Evidence for children’s use of social cues to determine credibility in early 2-year-olds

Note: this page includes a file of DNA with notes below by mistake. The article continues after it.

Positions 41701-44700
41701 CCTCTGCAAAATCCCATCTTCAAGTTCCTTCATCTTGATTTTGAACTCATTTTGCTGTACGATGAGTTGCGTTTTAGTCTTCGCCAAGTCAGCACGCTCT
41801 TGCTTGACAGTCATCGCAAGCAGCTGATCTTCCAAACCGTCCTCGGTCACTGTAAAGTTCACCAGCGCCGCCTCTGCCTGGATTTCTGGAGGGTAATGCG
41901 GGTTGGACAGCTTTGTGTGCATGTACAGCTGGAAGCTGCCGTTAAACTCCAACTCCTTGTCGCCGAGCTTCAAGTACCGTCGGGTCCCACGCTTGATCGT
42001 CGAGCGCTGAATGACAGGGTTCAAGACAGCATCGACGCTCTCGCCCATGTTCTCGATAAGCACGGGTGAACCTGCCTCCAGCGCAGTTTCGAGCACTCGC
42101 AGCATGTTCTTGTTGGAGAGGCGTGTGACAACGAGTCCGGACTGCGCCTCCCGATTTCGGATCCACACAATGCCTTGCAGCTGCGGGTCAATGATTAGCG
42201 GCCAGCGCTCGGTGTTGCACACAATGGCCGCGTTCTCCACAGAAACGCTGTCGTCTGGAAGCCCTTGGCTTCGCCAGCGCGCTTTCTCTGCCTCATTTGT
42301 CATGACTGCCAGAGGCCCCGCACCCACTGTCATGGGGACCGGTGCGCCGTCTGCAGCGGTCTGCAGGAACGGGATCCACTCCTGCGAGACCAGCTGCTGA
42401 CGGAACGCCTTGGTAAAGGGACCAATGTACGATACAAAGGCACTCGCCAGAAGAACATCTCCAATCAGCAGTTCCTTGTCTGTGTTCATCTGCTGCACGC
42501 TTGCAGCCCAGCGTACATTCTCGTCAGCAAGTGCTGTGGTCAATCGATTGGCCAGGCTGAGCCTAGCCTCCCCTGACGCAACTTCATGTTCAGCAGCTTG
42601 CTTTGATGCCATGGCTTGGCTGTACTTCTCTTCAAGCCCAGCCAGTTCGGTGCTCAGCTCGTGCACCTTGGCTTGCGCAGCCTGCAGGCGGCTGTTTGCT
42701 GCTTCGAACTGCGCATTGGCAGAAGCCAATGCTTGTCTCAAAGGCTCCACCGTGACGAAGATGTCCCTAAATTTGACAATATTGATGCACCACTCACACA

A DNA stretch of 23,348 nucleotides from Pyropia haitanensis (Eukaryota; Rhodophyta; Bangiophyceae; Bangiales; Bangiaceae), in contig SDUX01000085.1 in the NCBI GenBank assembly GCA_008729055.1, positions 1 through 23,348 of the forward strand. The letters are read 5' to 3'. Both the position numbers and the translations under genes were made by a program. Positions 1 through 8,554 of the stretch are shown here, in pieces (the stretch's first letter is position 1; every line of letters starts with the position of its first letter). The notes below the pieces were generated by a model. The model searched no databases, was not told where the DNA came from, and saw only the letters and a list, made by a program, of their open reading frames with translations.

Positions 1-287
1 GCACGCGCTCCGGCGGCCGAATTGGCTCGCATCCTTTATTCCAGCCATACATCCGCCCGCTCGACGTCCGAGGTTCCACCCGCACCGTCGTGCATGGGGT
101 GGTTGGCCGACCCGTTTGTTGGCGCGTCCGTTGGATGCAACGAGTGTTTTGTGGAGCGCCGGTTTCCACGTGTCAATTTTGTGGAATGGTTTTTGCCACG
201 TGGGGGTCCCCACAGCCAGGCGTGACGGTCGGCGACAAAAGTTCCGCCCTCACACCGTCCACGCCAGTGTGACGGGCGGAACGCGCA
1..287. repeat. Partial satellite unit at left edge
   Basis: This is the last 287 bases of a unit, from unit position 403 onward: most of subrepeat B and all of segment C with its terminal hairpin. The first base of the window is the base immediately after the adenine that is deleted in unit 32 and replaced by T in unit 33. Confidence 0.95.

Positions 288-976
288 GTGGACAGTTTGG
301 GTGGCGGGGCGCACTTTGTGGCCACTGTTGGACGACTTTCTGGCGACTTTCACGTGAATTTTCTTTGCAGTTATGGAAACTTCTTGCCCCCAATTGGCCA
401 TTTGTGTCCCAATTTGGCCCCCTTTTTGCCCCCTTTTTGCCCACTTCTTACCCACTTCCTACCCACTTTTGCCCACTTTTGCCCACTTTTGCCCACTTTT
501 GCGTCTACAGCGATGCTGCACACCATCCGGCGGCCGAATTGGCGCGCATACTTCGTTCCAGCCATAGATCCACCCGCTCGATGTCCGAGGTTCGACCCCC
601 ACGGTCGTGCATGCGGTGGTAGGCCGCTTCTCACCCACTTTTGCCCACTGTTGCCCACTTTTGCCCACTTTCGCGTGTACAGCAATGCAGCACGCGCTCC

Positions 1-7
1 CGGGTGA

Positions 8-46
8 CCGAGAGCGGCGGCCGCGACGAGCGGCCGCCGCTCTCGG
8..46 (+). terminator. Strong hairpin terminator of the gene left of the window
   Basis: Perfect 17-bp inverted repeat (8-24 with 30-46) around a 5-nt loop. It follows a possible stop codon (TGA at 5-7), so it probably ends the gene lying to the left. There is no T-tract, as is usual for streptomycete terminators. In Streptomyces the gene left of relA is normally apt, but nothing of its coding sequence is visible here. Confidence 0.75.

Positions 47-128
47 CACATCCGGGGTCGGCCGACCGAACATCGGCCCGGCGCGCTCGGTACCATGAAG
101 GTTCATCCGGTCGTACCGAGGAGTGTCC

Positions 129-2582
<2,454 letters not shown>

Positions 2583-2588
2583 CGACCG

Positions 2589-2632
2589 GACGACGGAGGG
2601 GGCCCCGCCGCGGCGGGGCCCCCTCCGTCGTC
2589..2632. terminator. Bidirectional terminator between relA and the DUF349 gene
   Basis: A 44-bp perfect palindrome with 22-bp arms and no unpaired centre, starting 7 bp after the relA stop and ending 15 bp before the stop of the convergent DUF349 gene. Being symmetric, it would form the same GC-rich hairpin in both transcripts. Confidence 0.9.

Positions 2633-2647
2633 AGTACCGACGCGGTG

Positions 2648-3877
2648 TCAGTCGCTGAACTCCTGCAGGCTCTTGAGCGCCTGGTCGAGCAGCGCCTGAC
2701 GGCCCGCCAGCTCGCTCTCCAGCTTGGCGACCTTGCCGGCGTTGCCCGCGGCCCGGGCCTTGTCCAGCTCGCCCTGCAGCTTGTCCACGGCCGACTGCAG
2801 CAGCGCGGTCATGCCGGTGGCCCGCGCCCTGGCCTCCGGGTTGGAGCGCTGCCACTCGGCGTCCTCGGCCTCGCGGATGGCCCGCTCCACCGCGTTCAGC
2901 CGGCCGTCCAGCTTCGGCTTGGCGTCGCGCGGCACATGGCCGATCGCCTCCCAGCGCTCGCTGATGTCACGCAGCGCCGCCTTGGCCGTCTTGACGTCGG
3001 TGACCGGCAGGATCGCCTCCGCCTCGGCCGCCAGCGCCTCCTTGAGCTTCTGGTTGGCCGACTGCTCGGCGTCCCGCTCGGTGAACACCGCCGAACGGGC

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Children’s confidence in their own knowledge and their understanding of other’s intentions may influence their willingness to learn novel information from others. Two studies investigated whether 24-month-old children take into account these different sources of information when learning novel labels. In Study 1, children interacted with a speaker who referred to familiar objects in either a knowledgeable (e.g., the speaker confidently stated, “I know what that is”) or an ignorant manner (e.g., the speaker doubtfully stated, “I don’t know what that is.”). The previously knowledgeable or ignorant speaker then provided a novel label for either a novel or a familiar object. Children were less willing to apply a novel label to a familiar object from a speaker who previously had expressed ignorance than one who previously had expressed confidence in his/her knowledge of object labels. In contrast, when objects were novel, children were equally willing to learn a novel label regardless of the level of knowledge portrayed by the speaker. In Study 2, children interacted with a speaker who provided either accurate or inaccurate labels for familiar objects in a manner that expressed uncertainty about the information being offered (e.g., “I think that’s a …”). Children’s willingness to accept second labels for familiar objects was examined. Children were equally likely to learn the novel label for a familiar object from the accurate and the inaccurate speaker. In contrast to past findings which present differences in willingness to learn from accurate and inaccurate speakers, children in this study may have taken into account the speaker’s lack of confidence when deciding whether to accept or reject the novel information being provided. Young children are not naïve observers accepting novel label information from any source. They attend to cues about the speaker’s level of knowledge by 24 months. They also are capable of comparing their knowledge with the information being presented by an adult speaker and deciding whether to rely on their own knowledge or accept the information being provided. Both reliability cues from the speaker and children’s prior knowledge influence their willingness to learn novel information.